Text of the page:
Summer 2009 Issue

VHF Propagation

Solar Cycle 24 – Expectations

By Tomas Hood, NW7US

A helioseismic map of the solar interior. Tilted red-yellow bands trace solar jet streams. Black contours denote sunspot activity. When the jet streams reach a critical latitude around 22 degrees, sunspot activity intensifies. (Source: National Solar Observatory [NSO] in Tucson, Arizona)

How much credibility should we grant to the panel of solar researchers and scientists that again releases a speculative prediction of the new solar cycle (the 24th since accurate solar cycle records have been kept)? Panel chairman Doug Biesecker of the NOAA Space Weather Prediction Center states, “If our prediction is correct, solar Cycle 24 will have a peak sunspot number of 90, the lowest of any cycle since 1928 when solar Cycle 16 peaked at 78.”

NASA’s lead representative on the panel, Dr. Dean Pesnell of the Goddard Space Flight Center, adds, “It turns out that none of our models were totally correct.... The sun is behaving in an unexpected and very interesting way.”

What I find entertaining is the self-importance prevalent in the solar science community by both professional and some amateur participants. Pesnell states the obvious, “In our professional careers, we’ve never seen anything quite like it.”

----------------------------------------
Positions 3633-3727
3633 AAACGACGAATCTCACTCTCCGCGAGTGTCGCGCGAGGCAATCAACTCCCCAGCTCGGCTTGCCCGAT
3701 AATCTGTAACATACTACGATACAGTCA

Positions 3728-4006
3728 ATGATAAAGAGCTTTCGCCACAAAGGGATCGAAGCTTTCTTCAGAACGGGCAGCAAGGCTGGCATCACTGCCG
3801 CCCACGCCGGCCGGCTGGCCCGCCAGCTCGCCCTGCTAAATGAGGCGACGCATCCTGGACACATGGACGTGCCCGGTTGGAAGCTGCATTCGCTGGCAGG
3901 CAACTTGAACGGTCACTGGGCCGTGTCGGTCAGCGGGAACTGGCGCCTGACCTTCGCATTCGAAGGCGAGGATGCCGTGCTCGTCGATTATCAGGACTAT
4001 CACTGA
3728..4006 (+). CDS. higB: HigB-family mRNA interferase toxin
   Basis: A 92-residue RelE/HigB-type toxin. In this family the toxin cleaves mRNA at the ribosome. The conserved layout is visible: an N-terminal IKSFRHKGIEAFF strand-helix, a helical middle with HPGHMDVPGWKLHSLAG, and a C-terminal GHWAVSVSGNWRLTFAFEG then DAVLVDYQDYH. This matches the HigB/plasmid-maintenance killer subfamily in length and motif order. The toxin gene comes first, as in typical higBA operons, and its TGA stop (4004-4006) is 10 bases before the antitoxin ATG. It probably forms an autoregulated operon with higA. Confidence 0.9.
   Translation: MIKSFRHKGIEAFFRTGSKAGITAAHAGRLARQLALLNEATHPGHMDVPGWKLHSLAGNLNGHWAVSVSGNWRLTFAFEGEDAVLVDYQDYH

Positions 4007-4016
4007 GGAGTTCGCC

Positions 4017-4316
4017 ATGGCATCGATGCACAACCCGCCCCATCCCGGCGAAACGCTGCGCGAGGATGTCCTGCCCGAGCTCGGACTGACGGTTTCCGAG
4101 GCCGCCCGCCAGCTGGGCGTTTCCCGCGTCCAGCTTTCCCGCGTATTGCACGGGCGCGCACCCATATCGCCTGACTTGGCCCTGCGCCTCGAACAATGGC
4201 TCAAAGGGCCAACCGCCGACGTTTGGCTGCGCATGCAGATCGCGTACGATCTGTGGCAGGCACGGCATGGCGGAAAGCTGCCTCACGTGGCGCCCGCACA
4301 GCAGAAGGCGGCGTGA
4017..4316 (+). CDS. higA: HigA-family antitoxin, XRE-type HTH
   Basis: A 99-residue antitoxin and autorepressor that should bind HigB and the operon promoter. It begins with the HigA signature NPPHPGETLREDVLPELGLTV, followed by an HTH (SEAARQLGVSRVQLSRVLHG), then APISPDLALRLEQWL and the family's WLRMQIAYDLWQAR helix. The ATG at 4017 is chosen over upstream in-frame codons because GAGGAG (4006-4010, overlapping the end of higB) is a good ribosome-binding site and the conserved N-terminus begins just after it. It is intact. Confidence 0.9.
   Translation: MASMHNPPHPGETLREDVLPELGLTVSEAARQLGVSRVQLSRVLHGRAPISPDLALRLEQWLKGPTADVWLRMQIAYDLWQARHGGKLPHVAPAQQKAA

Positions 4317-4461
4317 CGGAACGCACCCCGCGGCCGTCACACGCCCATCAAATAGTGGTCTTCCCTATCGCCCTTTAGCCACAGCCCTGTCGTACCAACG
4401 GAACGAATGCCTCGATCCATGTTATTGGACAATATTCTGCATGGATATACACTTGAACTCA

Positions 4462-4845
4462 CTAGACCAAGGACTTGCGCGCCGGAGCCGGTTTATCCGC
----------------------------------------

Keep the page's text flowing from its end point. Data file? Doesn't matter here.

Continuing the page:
Yes, how many solar cycles can one experience during one’s professional life? The average cycle lasts between 11 and 12 years. However, the sun is millions of years old. In my view, it is pretty arrogant to postulate that mankind has any real understanding of and handle on what the sun might do next. Pesnell, again: “Go ahead and mark your calendar for May 2013, but use a pencil.”

No one can postulate with any credibility just how intense the new cycle will be, because there’s no direct correlation between this solar minimum and any regular pattern of past minimums. In 2008 and 2009, the sun was quieter than during any period during the “Space Age” (again, a very short time of reference in relation to the millions of years of solar history). During the last two years we’ve seen low sunspot counts, weak solar wind, low solar irradiance, and a period without a significant solar flare.

If none of the models is totally correct, how are they making this current prediction with such dismal expectations? At this point, I’m not holding my breath in favor of supporting any of the predictions. With the slow, yet sure increase in solar activity during recent months as seen with the emergence of more frequent small sunspots (many of which are new cycle spots) and “proto-sunspots,” there is hope that the sun is finally awakening. Tiny but significant increases in solar radio emissions are being observed, as well. Further evidence that the sun is experiencing an increase in solar cycle activity is the “zonal flows” (enormous currents of plasma on the sun’s surface) that are gaining strength and slowly drifting toward the sun’s equator. All of these things are precursors of an awakening solar Cycle 24. The evidence is clear; we are seeing a real start of Cycle 24.

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